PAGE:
A guide to Easter food and wine pairings

Pickled fish paired with Muratie Laurens Campher 2019. Picture: Supplied

Pickled fish paired with Muratie Laurens Campher 2019. Picture: Supplied

Published Apr 2, 2021


Staying at home over the Easter long weekend means that you have the chance to treat yourself to the ultimate food and wine pairing, with classic Easter dishes.

From sweet to savoury, we have some great options and even better wines to pair with them.

“Drinking good wine with good food in good company is one of life's most civilized pleasures”. These are the words of the late Michael Broadbent MW, legendary wine critic, writer, author, and auctioneer – a towering figure in the international world of wine.

However, these could so easily be the words of Annatjie Melck, foodie legend and chatelaine of Muratie, where the culture of food and wine is an intrinsic ingredient of the Melck family’s history, and life at Muratie today.

If you're wondering what wines you should buy for Easter weekend, Melck shares below a quick guide to what she thinks are the best Easter wine pairings.

Pickled fish paired with Muratie Laurens Campher 2019

Easter time is pickled fish time, especially in the Cape, where this delicious traditional dish has been eaten on Good Friday for hundreds of years. Melck recommends that you enjoy her pickled fish with a glass of Muratie Laurens Campher 2019, an elegant, yet intense white blend with gorgeous stone fruit flavours of peach and apricot, hints of citrus, and fresh acidity all wrapped in creamy oak.


For the fish

1kg Yellow Tail or Cape Salmon (Geelbek)

45ml lemon juice

Salt and freshly ground black pepper to taste

15ml sunflower oil

For the sauce

30ml Sunflower oil

2 garlic cloves crushed

1kg onions - cut into thick rings

15ml curry powder

7,5ml turmeric

500ml vinegar - 250 ml white and 250ml brown vinegar

250ml water

125ml sugar

1x 420g canned apricots

5ml salt

2-3 slices fresh ginger

4 lemon leaves or bay leaves

2,5ml ground cumin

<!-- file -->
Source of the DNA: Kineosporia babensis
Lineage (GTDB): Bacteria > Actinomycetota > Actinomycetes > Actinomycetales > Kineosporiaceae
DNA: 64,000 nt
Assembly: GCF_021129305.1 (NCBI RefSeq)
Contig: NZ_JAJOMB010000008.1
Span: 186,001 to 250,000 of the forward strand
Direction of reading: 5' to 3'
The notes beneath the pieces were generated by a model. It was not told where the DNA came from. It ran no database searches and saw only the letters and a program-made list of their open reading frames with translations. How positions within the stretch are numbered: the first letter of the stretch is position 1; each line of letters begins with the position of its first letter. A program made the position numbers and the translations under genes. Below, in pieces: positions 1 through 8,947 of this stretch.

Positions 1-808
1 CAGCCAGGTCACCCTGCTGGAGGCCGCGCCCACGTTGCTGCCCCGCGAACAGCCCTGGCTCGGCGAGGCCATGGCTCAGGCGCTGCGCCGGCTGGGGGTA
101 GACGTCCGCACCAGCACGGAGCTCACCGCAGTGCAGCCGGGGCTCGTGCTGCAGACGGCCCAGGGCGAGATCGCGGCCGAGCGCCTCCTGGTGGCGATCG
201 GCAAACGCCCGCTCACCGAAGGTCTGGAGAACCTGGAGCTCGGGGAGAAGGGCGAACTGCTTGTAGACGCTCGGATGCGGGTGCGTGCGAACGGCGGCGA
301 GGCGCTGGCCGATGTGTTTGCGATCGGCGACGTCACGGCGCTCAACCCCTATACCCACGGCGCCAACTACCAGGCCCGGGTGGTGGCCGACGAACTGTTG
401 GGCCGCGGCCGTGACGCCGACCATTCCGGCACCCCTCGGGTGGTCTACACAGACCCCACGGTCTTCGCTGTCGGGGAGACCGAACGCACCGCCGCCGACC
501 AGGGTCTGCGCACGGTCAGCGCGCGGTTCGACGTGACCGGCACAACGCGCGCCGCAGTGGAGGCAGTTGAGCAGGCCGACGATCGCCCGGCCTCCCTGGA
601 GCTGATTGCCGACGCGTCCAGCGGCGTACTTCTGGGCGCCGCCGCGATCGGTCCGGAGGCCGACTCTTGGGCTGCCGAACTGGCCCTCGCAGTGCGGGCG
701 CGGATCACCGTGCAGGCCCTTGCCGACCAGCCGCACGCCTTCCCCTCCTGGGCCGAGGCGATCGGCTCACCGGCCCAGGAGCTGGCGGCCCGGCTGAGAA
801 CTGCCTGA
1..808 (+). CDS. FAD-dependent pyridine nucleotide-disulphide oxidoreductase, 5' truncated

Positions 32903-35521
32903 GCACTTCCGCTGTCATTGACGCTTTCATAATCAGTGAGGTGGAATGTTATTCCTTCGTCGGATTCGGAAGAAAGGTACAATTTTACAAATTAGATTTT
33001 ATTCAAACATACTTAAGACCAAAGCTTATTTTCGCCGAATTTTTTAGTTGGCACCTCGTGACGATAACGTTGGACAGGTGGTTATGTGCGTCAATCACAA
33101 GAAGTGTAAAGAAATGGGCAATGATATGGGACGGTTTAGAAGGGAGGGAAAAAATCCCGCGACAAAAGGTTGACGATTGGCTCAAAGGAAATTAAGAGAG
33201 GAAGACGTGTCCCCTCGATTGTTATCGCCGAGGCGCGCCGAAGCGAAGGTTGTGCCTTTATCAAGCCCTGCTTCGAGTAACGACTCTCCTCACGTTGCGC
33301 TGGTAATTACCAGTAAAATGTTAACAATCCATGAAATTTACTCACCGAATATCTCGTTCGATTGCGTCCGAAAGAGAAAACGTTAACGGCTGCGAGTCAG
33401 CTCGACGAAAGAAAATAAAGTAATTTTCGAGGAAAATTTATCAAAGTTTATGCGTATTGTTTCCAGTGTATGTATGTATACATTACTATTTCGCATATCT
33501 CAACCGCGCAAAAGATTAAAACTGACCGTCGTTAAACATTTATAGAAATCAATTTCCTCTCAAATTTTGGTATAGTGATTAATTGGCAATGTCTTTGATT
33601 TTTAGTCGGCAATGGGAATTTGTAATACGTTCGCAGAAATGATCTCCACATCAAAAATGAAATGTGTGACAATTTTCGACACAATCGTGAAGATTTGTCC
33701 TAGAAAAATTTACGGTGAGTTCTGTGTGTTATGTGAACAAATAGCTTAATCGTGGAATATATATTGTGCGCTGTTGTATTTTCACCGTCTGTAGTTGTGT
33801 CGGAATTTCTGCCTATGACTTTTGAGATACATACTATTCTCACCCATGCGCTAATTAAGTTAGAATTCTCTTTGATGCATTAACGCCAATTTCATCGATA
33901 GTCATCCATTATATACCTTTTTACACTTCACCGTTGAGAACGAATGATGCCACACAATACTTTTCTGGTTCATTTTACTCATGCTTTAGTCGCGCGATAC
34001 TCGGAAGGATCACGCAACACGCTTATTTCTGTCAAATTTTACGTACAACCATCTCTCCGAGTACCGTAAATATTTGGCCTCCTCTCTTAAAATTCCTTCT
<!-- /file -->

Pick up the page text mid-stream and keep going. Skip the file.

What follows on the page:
2,5ml ground fennel

6 whole allspice

Pinch of cayenne pepper


For the fish

Preheat oven to 200˚C

Fleck the fish, cut into portions and dry thoroughly with a kitchen paper towel.

Pour the lemon juice over the fish and season to taste.

Heat the oil in an oven pan.

Place the fish portions in the pan and bake for about 15 minutes until nearly done.

Remove from the oven and keep warm in the warming drawer.

For the sauce

Heat the oil in a heavy-bottomed pot and sear the onions and garlic until the onions have become transparent.

Add the curry and turmeric and fry for one minute.

Add the rest of the ingredients, heat to boiling point, and cook for three minutes.

Pour the warm sauce over the warm fish in the oven pan.

Let the dish cool down thoroughly (do not cover the dish).

Keep the pickled fish refrigerated for three days before serving to allow the fish to absorb all the flavours.

Serve the pickled fish with salad, and a hard-boiled egg.

Salmon with tarragon and cream juice paired with Muratie Isabella chardonnay 2019

Baked in the oven, pan-fried, grilled, or smoked - no matter how it is prepared, salmon is always delicious. There’s only one thing that can make the best salmon dishes to the next level: a glass of wine.


2 Salmon fillets

Salt and freshly ground pepper to taste

1 tbsp sunflower oil

½ small onion, finely chopped

2 tbsp fresh tarragon, finely chopped

4 tbsp thick cream

2 tbsp fresh parsley, finely chopped


Preheat the oven to 160˚C.

Season the salmon on both sides with salt and pepper.

Heat the oil in a heavy-duty pan until hot and cook the salmon (skin side up) for three minutes until light. brown, then turn it over and cook on the skin side for two minutes.

Place the salmon in an oven-safe dish and sprinkle the onion and the tarragon over the fish.

Add the cream to the dish and bake for 10-12 minutes until the salmon is cooked.

Sprinkle parsley over the dish and serve with boiled baby potatoes.

Marrow bones on toast paired with Muratie Mr May Grenache 2018

Grenache, the dominant grape in the famous red blends of Châteauneuf-du-Pape in the Southern Rhône, is one of the most versatile wines to pair with food due to its spiciness, pure red fruits, and fresh attributes.


You need the middle sections of the long bones (ask your butcher for 5cm lengths).

Salt and freshly ground black pepper to taste.



Preheat the oven to 230˚C.

Rinse the marrow bones thoroughly under cold water.

Dry thoroughly with a kitchen paper towel.

Cover an oven pan with foil and place marrow bones on top.

Sprinkle salt and pepper over the bones and bake for 15-20 minutes.

Marrow bones are cooked when the marrow starts pulling away from the bone and the clear fat starts to drip from the bone.

Remove the pan from the oven and let it cool down slightly.

Use a knife to remove the marrow from the bones and spread it on toast.

Add a little salt according to your liking and serve immediately.

Adding to Melck’s guide, I would also suggest the below.

Scrambled eggs paired with champagne

What else are you going to drink for Easter brunch? Eggs and bubbles are the way to go.

Salmon paired with chardonnay

Depends how you cook it but salmon pretty well always works with chardonnay, but if it’s smoked salmon try sauvignon blanc.

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